"Honestly, Edith, I should park you overnight in a bad neighborhood for that little trick. You couldn’t have rammed someone else’s car?” Muttering to herself, Joy put the car in reverse and pulled out of the space.

She shook her head in wonder. She couldn’t remember a time Edith had run better.

"What am I going to do with you?” Shirley asked from the brick fence that ran along the property line of Wilshire Grove Retirement Center.

"Do with me about what?”

"You know darn good and well,” Shirley insisted.

"Are you asking about that little trick with Joy’s car?” Mercy said, grinning gleefully.

Shirley wore an injured, disappointed look. "You know Gabriel wants me to keep an eye on you two. I’m older and more mature, and I just don’t know what I am going to tell him.”

"You worry too much. I didn’t have anything to do with Joy’s car moving. Gravity did.”


"Sure. If Goodness can whip shopping carts around parking lots and call it gravity, then a little thing like a slow-moving car shouldn’t be any big concern.”

"That’s it,” Shirley said with great finality. "I can’t take it any longer. I simply can’t put up with this kind of mischief from you and Goodness. As far as I’m concerned, from here on out, you two are on your own.” She brushed her hands together to illustrate her point.

"You’re leaving us?” Mercy couldn’t believe what she was hearing. "But we’re a team.”

"Did you or did you not promise Gabriel you wouldn’t pull any of your tricks?”

"I did, but this was such a little thing. I really didn’t think anyone would care. Edith helped introduce Joy to Catherine’s grandson, didn’t she?”

"A car is not a person,” Shirley reminded her with limitless patience.

"Not normally, but in this case it’s as if the car has her own personality. Joy treats her like a friend, and if she’s sensitive to inanimate objects, just imagine how caring she is toward real people.”

"Yes, but…”

"Don’t you understand, Shirl? Joy’s the woman Ted Griffin should be marrying, not a cold fish like Blythe Holmes.”

"Maybe,” Shirley agreed reluctantly. "Is he going to see her again?”

Mercy grinned, feeling downright smug about the answer to that. "I wouldn’t doubt it, especially since one of them is about to win two tickets to the next Lakers game.”

"One of them?”

"Yup. I just haven’t decided who.”

"Mercy,” Shirley muttered, "you’re incorrigible.”

"Yeah, I know, but you’ll forgive me, won’t you?”

"I don’t know.”

"Just think, you can tell Gabriel how good I’ve been. I haven’t so much as stepped on a single escalator the way I did last year.”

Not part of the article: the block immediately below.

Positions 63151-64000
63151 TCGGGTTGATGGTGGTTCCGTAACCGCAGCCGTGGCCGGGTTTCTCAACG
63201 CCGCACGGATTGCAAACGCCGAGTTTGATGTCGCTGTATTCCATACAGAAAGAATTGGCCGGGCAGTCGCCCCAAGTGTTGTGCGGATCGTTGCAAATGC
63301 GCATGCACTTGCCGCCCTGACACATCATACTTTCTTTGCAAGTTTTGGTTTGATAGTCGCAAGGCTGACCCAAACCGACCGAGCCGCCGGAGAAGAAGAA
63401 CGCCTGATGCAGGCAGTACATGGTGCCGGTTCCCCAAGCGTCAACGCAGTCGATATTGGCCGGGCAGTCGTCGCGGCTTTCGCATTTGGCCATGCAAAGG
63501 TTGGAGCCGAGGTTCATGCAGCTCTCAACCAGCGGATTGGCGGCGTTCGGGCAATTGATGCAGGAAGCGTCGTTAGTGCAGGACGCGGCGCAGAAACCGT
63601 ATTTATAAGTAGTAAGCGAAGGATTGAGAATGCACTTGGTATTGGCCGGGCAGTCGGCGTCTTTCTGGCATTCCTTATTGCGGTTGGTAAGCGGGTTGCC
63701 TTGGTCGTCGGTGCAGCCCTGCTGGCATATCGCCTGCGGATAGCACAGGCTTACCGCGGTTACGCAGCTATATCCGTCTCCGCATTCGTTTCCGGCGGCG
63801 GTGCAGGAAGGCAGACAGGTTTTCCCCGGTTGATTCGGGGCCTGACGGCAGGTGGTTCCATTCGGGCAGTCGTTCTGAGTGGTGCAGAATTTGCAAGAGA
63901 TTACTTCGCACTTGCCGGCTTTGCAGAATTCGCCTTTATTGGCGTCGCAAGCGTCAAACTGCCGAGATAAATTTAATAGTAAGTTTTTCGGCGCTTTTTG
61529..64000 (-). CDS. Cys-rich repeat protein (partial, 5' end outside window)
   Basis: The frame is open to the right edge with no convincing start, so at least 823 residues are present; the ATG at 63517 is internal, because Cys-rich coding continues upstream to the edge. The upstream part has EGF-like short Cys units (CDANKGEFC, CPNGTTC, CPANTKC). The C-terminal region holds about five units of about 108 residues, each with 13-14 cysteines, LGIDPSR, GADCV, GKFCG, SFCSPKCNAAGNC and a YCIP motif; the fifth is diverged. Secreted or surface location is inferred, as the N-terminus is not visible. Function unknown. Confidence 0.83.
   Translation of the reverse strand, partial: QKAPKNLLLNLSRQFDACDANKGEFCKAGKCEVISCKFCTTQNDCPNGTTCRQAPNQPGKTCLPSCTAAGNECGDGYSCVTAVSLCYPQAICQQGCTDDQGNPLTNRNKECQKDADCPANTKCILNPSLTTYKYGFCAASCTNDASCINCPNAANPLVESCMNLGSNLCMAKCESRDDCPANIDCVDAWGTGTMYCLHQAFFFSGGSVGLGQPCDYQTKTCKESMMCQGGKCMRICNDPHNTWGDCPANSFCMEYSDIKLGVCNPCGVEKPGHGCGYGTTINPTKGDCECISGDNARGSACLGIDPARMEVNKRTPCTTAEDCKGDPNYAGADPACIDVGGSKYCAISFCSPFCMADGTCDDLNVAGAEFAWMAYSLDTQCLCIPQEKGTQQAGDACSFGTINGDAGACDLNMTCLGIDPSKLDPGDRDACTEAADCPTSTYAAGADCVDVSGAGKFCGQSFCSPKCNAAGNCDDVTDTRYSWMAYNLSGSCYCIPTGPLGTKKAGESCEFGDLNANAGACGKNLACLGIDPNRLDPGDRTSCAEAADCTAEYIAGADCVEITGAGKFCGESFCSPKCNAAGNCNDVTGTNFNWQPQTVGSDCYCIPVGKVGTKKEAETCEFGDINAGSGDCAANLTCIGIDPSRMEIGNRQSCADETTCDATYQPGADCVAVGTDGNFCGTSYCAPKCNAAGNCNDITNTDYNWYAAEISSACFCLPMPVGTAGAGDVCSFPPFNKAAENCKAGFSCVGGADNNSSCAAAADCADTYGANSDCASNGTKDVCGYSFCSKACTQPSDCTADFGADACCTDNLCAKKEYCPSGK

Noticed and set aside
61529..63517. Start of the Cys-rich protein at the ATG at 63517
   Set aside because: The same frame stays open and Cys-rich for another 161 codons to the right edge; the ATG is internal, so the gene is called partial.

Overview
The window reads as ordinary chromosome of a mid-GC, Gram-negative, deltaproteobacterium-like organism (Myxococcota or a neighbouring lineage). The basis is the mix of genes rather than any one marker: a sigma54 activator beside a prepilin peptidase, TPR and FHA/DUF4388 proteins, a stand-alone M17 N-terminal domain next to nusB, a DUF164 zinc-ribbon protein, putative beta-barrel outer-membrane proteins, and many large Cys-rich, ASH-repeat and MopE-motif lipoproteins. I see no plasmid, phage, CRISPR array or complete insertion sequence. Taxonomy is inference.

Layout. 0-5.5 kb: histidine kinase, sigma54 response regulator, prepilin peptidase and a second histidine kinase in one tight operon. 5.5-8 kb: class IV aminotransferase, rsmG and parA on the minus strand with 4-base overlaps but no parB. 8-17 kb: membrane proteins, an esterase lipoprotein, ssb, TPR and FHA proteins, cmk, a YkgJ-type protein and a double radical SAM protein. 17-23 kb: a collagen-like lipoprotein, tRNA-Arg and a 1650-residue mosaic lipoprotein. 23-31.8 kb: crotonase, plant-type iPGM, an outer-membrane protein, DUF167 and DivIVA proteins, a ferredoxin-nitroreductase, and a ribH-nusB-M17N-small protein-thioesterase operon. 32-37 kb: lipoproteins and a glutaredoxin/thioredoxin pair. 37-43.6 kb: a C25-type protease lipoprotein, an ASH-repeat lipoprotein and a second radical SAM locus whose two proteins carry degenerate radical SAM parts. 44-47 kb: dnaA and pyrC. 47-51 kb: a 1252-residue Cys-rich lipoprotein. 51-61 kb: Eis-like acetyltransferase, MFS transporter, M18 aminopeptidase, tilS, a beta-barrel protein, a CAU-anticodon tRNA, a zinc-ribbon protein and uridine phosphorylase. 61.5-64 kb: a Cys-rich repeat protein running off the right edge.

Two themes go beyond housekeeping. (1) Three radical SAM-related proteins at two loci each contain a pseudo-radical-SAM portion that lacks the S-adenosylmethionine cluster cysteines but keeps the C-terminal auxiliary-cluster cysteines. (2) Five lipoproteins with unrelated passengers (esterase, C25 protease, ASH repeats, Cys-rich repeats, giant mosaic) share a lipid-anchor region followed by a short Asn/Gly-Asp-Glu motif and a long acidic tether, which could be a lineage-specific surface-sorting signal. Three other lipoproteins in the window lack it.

"Congratulations, Joe and Annie,” Paul said, forcing a happiness he didn’t feel into his voice. He walked over to the young woman standing next to his son and held out his hand. "Welcome to out family, Annie.”

She was a pretty thing. Small, with dark hair and deep blue eyes. Paul could see she was nervous by the way her hand trembled in his.

"Thank you, Reverend Morris.”

"Now tell me when all this happened,” Paul said, leading the way into the living room so they could sit down. Vaguely he could remember Joe saying something now and again about another student he was dating, but he hadn’t thought his son was this serious.

"Annie and I’ve known each other four years now.”

"We met as freshmen,” Annie explained shyly.

"In the last couple of years we’ve been dating each other exclusively,” Joe went on to explain.

Now that his son mentioned it, Paul could remember Joe making a fair number of long-distance calls last summer to a certain Oregon phone number.

"With us both graduating this June, we decided it was time to make plans for our future together.” Joe looked to Annie, and the two gazed longingly at each other.

It hadn’t been so many years that Paul had forgotten what it was like to be deeply in love. When he’d first fallen for Barbara, every minute they were apart had been too much to bear.

"I realize we’re springing the news on you,” Annie said, glancing nervously in Paul’s direction, "but Joe thought it best if we announced our engagement this way. I hope you don’t mind my staying a few days.”

"Of course I don’t mind. You couldn’t be more welcome.”

"We wanted to spend time with you first,” Joe explained, "then drive to Eugene and let Annie’s family know.”

Paul nodded, although he was fairly certain neither one sought his approval. "And Christmas?” The words had a difficult time leaving his lips. He knew the answer even before he asked the question. His son would spend the day with his fiancée and her family.

"We thought we’d spend the day with Annie’s family,” Joe said, studying his father. "You don’t mind, do you? I mean, we’ll be here for several days. I want you to get to know Annie, since she’ll soon be your daughter-in-law.”

"Then you’ve decided on your wedding date?”

"Oh, yes, that was one of the first things we did,” Annie explained. "I guess I’m a fairly traditional bride because I want a summer wedding.”